When busting new tracks into fresh deep snow, it may be necessary to push forward by backing up and following your tracks forward aggressively into the snow, making a little movement further each time. Somewhat like mud, progress in snow can depend on depth. In deep snow, you’re pushing a bank with the front of your vehicle and the leading edge of your tires.
When running trails, traversing rocks is best done at a slow, steady pace. Too much throttle can throw you off your line or possibly destroy parts. When presented with a boulder field, a lot of beginners tend to want to snake through large rocks or put them between their tires hoping to prevent high-centering on the axles. However, many times it’s best to simply drive the tires on one side of the vehicle over rocks, despite pitching the vehicle off-camber. Wet rocks can increase the challenge and may require a bit more wheelspeed to traverse.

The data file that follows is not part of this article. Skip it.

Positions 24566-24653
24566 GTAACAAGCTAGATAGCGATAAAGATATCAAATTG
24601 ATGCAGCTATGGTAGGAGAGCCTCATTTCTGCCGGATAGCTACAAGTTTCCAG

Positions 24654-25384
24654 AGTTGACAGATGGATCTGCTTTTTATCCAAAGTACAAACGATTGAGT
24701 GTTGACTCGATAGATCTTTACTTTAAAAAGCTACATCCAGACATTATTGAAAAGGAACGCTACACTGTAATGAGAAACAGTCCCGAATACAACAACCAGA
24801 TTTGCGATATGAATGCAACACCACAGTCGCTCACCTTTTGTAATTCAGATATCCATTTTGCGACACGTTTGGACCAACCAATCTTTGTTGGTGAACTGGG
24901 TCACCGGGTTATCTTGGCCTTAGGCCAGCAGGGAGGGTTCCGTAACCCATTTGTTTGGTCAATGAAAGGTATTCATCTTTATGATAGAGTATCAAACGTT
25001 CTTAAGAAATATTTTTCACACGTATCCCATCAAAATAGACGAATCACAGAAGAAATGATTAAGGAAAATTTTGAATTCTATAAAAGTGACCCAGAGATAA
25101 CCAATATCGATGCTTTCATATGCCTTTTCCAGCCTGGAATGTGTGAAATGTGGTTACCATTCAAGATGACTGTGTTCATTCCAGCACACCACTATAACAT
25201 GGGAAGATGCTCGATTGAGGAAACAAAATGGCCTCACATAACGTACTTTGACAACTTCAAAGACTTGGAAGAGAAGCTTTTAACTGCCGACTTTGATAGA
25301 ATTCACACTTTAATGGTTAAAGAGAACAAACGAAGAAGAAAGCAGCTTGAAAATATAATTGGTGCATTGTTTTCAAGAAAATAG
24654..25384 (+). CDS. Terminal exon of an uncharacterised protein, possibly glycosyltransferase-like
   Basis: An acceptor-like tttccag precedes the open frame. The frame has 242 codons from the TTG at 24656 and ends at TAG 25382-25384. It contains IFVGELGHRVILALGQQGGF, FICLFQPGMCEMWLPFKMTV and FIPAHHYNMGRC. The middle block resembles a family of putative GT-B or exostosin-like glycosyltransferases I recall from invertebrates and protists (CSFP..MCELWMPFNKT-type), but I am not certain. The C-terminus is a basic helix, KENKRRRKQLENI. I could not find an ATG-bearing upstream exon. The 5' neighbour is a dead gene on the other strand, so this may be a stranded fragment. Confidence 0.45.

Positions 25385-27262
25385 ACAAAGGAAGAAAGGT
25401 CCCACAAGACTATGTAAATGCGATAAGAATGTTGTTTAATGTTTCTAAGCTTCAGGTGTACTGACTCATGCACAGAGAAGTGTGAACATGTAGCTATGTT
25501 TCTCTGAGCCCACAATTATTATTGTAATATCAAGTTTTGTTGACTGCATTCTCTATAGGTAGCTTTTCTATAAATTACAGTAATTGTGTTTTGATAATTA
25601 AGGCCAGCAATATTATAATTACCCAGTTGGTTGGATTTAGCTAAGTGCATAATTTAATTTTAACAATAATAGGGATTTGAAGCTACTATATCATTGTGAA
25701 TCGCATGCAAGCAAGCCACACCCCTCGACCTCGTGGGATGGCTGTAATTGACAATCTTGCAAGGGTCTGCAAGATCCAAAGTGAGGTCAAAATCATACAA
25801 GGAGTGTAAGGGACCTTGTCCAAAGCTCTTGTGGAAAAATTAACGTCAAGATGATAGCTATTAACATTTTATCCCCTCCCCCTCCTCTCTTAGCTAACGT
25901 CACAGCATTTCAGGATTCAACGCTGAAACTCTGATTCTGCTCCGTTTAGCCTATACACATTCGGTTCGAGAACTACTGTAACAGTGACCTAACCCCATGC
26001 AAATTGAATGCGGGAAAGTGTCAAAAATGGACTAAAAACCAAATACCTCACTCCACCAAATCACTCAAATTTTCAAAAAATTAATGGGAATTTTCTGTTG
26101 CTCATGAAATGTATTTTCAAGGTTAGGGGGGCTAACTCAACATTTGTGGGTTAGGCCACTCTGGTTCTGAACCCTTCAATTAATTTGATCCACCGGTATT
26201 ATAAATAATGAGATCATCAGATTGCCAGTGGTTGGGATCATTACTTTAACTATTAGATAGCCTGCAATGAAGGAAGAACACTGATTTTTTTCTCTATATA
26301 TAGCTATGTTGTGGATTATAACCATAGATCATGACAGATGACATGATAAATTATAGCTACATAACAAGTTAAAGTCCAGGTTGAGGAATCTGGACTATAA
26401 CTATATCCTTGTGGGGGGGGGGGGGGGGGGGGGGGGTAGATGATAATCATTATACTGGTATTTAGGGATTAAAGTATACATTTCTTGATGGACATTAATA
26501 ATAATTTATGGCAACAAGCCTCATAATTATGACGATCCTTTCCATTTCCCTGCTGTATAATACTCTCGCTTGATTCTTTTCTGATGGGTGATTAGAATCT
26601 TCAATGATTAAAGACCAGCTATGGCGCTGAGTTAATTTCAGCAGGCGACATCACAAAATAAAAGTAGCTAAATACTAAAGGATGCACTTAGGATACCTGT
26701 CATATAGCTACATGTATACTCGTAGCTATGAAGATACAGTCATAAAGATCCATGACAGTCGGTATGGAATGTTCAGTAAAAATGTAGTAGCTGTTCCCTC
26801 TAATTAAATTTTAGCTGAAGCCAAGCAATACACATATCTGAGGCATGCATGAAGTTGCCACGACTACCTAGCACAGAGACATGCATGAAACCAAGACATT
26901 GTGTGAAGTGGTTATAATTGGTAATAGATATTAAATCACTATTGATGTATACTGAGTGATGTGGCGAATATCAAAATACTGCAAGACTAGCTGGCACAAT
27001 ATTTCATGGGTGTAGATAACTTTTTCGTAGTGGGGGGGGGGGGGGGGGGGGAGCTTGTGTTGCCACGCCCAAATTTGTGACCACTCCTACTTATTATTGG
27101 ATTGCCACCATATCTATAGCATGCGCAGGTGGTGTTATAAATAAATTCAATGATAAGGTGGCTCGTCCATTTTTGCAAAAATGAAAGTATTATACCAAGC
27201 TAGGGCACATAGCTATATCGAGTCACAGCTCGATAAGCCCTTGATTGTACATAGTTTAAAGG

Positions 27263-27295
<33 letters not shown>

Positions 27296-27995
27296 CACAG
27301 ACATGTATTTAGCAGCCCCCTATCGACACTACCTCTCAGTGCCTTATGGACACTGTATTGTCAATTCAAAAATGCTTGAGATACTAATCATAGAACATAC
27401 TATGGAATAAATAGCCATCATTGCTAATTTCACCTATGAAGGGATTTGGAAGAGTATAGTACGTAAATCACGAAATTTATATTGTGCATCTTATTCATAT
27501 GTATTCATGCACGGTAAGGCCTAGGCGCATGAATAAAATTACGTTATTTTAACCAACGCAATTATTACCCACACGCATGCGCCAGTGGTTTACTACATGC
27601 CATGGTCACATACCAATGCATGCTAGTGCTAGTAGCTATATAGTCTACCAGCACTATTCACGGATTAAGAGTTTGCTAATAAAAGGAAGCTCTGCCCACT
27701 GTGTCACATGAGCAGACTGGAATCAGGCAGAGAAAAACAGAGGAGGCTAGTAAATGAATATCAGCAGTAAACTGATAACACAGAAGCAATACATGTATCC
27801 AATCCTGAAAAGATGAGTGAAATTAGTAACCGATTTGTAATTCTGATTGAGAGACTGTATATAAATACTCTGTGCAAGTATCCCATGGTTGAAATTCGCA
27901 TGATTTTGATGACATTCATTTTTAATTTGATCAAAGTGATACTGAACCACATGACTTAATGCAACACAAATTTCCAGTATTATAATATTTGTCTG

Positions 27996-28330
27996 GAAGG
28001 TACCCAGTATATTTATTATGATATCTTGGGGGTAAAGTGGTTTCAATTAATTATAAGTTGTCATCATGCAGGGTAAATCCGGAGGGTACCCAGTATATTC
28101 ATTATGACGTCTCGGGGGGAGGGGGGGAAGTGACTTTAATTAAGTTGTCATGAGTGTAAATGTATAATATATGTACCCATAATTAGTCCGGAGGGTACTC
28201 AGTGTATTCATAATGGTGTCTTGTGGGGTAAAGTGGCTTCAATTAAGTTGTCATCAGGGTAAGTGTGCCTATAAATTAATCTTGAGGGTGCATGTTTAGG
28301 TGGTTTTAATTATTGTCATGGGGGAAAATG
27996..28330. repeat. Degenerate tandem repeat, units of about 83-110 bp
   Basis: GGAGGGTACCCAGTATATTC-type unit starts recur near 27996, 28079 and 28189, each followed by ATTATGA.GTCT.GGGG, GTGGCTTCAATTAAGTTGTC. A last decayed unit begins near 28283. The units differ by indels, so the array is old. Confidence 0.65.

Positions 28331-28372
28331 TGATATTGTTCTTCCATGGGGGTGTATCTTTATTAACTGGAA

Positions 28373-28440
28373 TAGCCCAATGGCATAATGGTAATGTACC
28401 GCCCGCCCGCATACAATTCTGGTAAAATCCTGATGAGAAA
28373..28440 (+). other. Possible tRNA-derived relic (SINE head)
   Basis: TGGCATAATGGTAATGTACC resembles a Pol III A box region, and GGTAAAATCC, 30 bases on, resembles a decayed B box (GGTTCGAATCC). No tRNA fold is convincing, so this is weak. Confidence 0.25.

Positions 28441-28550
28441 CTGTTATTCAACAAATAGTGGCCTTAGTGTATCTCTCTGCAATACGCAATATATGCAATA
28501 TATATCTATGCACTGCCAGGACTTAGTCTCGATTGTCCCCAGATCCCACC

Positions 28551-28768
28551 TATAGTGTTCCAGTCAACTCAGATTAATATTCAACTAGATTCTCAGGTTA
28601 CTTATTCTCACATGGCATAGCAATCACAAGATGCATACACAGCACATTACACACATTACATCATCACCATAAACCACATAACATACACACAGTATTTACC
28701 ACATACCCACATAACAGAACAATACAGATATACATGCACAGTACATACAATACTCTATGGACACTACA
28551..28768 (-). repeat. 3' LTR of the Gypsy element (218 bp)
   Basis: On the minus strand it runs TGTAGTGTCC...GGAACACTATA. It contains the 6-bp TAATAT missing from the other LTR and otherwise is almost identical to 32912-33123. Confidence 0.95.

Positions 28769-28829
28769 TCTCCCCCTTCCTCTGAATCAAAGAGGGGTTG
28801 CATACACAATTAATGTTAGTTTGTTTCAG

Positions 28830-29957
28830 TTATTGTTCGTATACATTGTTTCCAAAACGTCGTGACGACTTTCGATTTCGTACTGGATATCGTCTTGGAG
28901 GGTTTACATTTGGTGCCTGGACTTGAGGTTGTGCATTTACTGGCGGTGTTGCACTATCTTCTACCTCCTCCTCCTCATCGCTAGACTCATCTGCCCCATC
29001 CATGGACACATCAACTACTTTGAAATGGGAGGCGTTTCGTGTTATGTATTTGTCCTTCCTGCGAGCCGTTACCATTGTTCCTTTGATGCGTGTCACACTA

It’s inevitable when playing in rocks that you’ll bump your differential from time to time. Many factory differential covers are relatively weak and may dent if pounded too hard on a rock. This can result in the cover rubbing on the spinning ring gear and may eventually lead to a hole worn in the cover. Bump boulders gently or consider armoring these areas for greater protection. Lowered tire pressure increases traction in rocks as the tires flex to conform to the surface.
Splashing through the wet stuff on the trail is often fun, but water can be deceptive and quickly disastrous to your vehicle. Learn where and at what height your engine air intake lies to ensure water does not enter there. When you cross water of considerable depth, you start pushing a wake of water in front of you. It’s usually best to keep moving consistently to the dry ground on the other side. Cross downstream rather than upstream to minimize the wake pushing into the front of your rig. When in doubt, stop and check water depth before crossing.